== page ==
Statistics and crime map…
May 03 Published in Remembrance, Reflections by Purple
This is a continuation of my journal from my 2001-2002 school year. Please read the previous posts to give this entry context. I’ve been in Kauai and have gotten behind (poor me!).
Wednesday – April 24
“We came for the free education,” Evelia said today when she walked in.
Today I shot off this e-mail:
Last night the English Department met until five p.m. Like many departments, we were focused on the standards, how they connect to the SAT 9 and HSEE scores, and the implications for our curriculum. On the next minimum day, we are scheduled to continue this work.
In the meantime, I read, buried on the third page on an inside section of the Chronicle, that the State Board of Education opted yesterday to switch from Harcourt’s SAT 9 test to the California Achievement Test administered by Educational Testing Service. This is not something that might happen; the deal is done.
Naturally, “school officials . . . are skeptical that the state will make a smooth transition between tests—a big worry because the stakes for schools are so high.”
As we continue our dance to testing, we should realize the State has changed the tune.
On the bright side, at the meeting I learned the students may only have to carry, not wear, their ID’s.
Last year when my student teacher finished his time, he gave me a Oriental lily. I like the exotic blossoms, but not the pungent fragrance. Still, when the lily finished blooming, I planted it in my flower garden. I just don’t believe living things should be thrown away. The plant thrived and this year I have been cutting extravagant stems for my classroom.
This morning a colleague admired the stippled pink blooms.
“When I look at them, I feel guilty for bad-mouthing him.
You mean The Big Baby?” she asked.
“The Big Baby.” The perfect caption. He was so big and soft; vulnerable and immature.
Raymond came in today and announced, “I’m going to make a simile. It’s as cold as an iceberg.”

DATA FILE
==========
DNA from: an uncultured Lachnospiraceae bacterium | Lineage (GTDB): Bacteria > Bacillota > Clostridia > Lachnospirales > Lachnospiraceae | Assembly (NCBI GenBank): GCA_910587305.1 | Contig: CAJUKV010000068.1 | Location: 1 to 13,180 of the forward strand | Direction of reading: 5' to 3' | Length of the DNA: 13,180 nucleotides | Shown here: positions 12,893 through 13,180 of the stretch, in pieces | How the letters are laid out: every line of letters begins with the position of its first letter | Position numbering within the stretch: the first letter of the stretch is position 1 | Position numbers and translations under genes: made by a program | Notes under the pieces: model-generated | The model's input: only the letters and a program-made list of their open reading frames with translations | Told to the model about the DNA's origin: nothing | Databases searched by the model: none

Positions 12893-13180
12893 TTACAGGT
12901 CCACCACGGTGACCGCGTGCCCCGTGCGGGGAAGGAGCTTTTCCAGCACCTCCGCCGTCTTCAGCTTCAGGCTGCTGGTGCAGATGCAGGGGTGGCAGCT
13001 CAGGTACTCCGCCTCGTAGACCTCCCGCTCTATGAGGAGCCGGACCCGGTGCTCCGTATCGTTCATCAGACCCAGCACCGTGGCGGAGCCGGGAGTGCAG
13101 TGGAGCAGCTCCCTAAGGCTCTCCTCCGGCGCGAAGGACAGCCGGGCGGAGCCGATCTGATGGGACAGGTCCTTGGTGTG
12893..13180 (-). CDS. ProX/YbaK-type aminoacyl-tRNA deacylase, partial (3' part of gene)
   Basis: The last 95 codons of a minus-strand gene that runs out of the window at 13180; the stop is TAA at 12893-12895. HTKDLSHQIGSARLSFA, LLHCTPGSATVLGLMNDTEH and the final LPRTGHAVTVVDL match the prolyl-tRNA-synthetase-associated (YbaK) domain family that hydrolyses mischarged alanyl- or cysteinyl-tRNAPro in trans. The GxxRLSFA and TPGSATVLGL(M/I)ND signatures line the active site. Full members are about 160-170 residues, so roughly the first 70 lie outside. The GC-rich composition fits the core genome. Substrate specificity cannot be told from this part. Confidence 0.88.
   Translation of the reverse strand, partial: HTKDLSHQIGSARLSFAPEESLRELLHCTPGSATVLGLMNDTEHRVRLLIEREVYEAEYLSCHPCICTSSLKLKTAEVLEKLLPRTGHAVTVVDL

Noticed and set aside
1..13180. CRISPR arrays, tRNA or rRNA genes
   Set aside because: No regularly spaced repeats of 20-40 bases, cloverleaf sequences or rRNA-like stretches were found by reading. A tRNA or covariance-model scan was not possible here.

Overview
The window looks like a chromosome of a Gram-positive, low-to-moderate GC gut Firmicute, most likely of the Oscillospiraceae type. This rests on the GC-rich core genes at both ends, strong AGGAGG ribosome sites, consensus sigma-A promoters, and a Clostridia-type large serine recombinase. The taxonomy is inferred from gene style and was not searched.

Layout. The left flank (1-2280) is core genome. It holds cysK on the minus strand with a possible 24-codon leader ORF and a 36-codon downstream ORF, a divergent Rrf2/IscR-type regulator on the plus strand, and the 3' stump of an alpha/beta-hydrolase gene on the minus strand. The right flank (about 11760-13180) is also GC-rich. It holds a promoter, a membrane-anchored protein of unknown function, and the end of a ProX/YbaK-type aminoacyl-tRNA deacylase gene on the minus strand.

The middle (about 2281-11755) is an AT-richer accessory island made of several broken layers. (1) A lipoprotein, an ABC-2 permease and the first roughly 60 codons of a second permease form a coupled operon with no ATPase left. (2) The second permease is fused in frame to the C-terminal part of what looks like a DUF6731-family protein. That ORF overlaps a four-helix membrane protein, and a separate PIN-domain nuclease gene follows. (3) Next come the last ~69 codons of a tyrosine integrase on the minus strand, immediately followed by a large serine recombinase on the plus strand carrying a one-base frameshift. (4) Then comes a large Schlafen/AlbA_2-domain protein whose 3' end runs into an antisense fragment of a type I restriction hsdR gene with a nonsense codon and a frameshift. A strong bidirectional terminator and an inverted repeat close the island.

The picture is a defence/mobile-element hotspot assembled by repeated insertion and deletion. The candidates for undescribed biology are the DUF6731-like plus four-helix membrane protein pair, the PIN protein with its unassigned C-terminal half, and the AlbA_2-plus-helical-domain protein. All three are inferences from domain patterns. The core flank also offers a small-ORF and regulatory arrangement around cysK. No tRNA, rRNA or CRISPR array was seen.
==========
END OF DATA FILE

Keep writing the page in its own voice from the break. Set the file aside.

I handed back the students essays on a character from Romeo & Juliet. Everyone but Roberto and Raymond turned one in.
Raymond is disappointed that he didn’t get recommended for college prep, but what can he expect at this rate? I feel like I should call Roberto’s mom, but I imagine she’s at wit’s end, and how much does she want to hear, again, that her son is not doing his work?
On the bright side, the students are getting the idea of theses statements, transitions and support.
The Affectionate, Courageous, Rebellious Juliet
Juliet is a well-known character from the play Romeo and Juliet written by William Shakespeare. In the beginning of the play Juliet comes off as being a sympathetic, innocent, and lovesick character. But towards the end of the ply her whole personality unravels and you start to see the real Juliet. Out of all the different moods and traits Juliet expressed throughout the play there were three that I thought stood out. They were affectionate, courageous, and rebellious.
First of all, Juliet is a very affectionate person towards Romeo. For instance, Juliet loved Romeo so much that being enemies couldn’t break apart their love for each other. Their love was so strong that Juliet and Romeo agreed to get married. Furthermore, Juliet killed herself for Romeo by stabbing herself with a dagger.
In addition to being affectionate, Juliet is very courageous. For example, Juliet stood up to her parents and argued “ . . . I will not marry yet; and when I do, I swear it shall be Romeo, . . . .” Then, later on Juliet lied to her parents and tolled them she was going to Friar Lawrence’ cell to confess and that she will marry Paris. Also, Juliet drank a vial of potion without even knowing what it contained.
Finally, Juliet is a rebellious person. For instance, Juliet married Romeo even though they were enemies and their parents would have disagreed with it if they knew about the marriage in the beginning. Furthermore, Juliet tolled her parents she would not marry Paris even though the wedding was already scheduled and Juliet’s parents were urging her to.